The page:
prehistoric life will find this book well worth the modest cost of about $30.00.
Feldmann, R. M., and L. E. Babcock. 1986. Exceptionally preserved conulariids from Ohio–
reinterpretation of their anatomy. National Geographic Research, 2:464-472.
Conulariids are a bizarre, extinct phylum, and Feldmann and Babcock are authorities on these
animals. This article, written for a general audience with some paleontological background, provides new
insight into the morphology of the conulariids. This paper is the first that introduces the idea that the
conulariids comprise their own distinctive phylum. Readers who would like a more technical treatment
should refer to the authors’ other papers on the subject.
Bourne, Joel K., Jr. 2007. Biofuels: boon or boondoggle? National Geographic, 212(4):38-59.
The article examines the real costs, monetarily and environmentally, behind green fuels. The
author shows, for example, that ethanol made from corn is no more environmentally friendly than gasoline.
By contrast, ethanol made from sugar cane is much more efficient, but is harmful environmentally
because it results in destruction of the rain forest. This article, while written for a general audience,
provides detailed information about various biofuels. The article provides numerous photographs, charts,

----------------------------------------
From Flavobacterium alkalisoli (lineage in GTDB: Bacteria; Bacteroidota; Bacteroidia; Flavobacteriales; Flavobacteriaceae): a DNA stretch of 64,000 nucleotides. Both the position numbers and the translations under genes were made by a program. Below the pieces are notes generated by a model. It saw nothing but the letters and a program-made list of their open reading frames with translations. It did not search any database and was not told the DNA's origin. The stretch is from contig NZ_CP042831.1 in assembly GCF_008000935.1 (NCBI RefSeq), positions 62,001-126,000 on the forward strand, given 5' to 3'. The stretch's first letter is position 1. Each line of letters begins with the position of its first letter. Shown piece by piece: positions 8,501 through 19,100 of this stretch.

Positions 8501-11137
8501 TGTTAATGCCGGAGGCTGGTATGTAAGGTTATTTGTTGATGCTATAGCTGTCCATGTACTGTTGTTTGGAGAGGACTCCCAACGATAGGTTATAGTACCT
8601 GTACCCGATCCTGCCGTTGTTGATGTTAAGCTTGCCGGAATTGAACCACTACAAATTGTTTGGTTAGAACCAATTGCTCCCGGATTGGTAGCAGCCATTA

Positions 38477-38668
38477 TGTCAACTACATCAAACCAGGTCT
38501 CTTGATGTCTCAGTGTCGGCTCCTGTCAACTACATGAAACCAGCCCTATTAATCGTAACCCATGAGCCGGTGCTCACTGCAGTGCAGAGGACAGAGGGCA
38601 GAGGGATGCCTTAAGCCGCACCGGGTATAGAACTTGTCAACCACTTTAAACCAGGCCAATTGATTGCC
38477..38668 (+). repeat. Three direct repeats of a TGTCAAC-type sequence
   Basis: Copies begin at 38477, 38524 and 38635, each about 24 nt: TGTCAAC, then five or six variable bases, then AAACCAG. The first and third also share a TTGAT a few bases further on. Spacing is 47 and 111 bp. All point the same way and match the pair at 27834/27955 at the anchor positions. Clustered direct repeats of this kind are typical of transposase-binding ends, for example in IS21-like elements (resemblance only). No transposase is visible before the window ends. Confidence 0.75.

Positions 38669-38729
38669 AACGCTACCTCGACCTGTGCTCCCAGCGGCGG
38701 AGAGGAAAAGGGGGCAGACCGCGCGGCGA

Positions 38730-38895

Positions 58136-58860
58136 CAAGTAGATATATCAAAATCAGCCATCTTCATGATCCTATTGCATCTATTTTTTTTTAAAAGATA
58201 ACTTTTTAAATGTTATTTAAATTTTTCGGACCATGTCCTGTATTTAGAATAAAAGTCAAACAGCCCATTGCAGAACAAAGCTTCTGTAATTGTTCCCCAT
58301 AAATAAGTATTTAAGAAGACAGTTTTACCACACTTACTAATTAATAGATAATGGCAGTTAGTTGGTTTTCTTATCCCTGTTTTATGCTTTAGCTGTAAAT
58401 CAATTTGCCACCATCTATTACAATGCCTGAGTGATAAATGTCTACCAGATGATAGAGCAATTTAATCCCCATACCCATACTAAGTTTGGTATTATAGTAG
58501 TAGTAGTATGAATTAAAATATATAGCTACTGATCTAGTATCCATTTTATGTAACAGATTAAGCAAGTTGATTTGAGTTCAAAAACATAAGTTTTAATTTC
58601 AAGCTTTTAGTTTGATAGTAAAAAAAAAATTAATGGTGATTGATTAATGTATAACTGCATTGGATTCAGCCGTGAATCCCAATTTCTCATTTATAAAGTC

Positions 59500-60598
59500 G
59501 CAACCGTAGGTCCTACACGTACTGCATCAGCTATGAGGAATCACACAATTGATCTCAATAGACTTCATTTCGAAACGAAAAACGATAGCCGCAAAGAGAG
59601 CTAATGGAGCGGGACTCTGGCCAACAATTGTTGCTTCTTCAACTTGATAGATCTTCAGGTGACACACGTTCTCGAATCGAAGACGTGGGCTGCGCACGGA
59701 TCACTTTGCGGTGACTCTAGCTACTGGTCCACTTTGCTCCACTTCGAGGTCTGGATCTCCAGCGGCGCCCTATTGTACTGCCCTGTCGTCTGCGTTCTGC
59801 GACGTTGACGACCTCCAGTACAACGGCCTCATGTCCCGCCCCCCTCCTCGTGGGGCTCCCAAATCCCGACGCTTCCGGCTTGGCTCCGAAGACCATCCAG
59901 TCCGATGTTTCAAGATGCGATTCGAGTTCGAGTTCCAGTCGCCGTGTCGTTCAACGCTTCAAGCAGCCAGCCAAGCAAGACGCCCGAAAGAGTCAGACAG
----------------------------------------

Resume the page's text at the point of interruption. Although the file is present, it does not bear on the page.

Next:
and graphs to supplement the information in the text. In addition to addressing the various alternatives to
fossil fuels, the article also addresses the political problems surrounding the move from a petroleum-based
fuel economy to one based on biofuels or other types of power.
Carmichael, Mary. 2007. Troubled waters. Newsweek, 149(23): 52-56.
Water throughout the world is dangerously polluted, and droughts have heightened the crisis. A
huge percentage of the population of Africa (less than 50 percent of the population) does not have access
to clean drinking water. The Yangtze Rover in China is so polluted that it cannot sustain aquatic life.
Villages in China’s interior have been dubbed “cancer villages” because of the high incidence of cancer in
the population due to drinking heavily polluted water. India is no better off. In 2004, an entire Coca-Cola
factory had to shut down because it had taken away all of the drinking water for the local population. Not
surprisingly, the Palestinians and Israelis also conduct water wars in addition to other combat, fighting for
what little rain falls in the area.
Bates, R. L., and J. A. Jackson, eds. 1987. “Fucoid.” Glossary of Geology. Third Edition. American
Geological Institute, Alexandria, Virginia.
This glossary provides concise definitions of geological terms in the realm of general geology,
geophysics, and paleontology. A fucoid is a general term applied to a trace fossil that looks like a trail or
burrow that has not been ascribed to a particular genus. The name comes from a genus of algae, which the
trace fossil resembles. The term can even be applied to fossilized algae.